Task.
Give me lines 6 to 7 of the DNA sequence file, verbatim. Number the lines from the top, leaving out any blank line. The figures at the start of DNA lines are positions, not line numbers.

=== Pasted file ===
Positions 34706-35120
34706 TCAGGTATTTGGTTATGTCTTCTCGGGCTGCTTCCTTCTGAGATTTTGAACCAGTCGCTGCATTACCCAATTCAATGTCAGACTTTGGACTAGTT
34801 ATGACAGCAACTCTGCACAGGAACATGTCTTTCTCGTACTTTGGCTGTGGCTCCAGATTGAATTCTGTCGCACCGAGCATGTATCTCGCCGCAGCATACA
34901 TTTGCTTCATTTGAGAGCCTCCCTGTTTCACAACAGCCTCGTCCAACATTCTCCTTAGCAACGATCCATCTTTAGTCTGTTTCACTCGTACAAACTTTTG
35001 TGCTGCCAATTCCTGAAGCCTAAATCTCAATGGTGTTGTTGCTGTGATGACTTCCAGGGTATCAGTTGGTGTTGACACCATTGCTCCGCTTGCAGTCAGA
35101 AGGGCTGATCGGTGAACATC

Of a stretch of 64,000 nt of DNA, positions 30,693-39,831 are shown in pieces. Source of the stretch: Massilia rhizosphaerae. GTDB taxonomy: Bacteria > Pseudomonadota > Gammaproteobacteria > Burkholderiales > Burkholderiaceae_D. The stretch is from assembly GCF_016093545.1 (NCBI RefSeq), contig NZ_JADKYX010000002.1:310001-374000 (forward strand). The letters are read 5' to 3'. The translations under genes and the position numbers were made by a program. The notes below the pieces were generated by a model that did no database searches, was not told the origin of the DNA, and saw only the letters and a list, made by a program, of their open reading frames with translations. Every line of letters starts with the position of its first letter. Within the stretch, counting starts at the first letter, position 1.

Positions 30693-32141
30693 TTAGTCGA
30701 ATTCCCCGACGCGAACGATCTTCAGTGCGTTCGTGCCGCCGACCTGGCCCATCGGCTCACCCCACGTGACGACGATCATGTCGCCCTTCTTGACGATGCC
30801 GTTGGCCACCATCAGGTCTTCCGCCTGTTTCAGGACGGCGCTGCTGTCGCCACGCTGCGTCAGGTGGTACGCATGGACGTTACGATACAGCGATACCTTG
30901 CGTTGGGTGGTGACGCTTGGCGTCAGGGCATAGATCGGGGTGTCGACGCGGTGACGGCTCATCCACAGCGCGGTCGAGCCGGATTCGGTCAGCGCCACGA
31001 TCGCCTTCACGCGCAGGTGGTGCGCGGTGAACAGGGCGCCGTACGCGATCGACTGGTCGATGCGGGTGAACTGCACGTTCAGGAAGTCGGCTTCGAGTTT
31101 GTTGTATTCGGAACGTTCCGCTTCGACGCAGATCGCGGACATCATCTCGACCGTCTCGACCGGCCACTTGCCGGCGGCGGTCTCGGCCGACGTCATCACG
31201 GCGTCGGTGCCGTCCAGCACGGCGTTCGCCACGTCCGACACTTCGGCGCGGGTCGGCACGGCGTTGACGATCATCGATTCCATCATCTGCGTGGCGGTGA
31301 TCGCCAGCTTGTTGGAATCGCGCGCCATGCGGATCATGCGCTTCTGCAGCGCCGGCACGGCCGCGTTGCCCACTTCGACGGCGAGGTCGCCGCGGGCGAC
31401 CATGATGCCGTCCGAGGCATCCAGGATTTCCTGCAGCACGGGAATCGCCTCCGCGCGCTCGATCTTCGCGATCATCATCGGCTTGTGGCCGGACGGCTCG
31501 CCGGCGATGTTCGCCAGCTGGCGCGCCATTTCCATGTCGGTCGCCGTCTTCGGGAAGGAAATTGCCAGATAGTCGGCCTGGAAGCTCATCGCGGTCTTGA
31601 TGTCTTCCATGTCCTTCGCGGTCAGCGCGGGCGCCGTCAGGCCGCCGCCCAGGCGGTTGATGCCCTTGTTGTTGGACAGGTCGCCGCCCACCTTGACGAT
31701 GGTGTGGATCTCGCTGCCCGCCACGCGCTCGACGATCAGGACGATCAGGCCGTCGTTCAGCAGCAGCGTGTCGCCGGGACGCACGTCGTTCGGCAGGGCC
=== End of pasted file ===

35101 AGGGCTGATCGGTGAACATC

Of a stretch of 64,000 nt of DNA, positions 30,693-39,831 are shown in pieces. Source of the stretch: Massilia rhizosphaerae. GTDB taxonomy: Bacteria > Pseudomonadota > Gammaproteobacteria > Burkholderiales > Burkholderiaceae_D. The stretch is from assembly GCF_016093545.1 (NCBI RefSeq), contig NZ_JADKYX010000002.1:310001-374000 (forward strand). The letters are read 5' to 3'. The translations under genes and the position numbers were made by a program. The notes below the pieces were generated by a model that did no database searches, was not told the origin of the DNA, and saw only the letters and a list, made by a program, of their open reading frames with translations. Every line of letters starts with the position of its first letter. Within the stretch, counting starts at the first letter, position 1.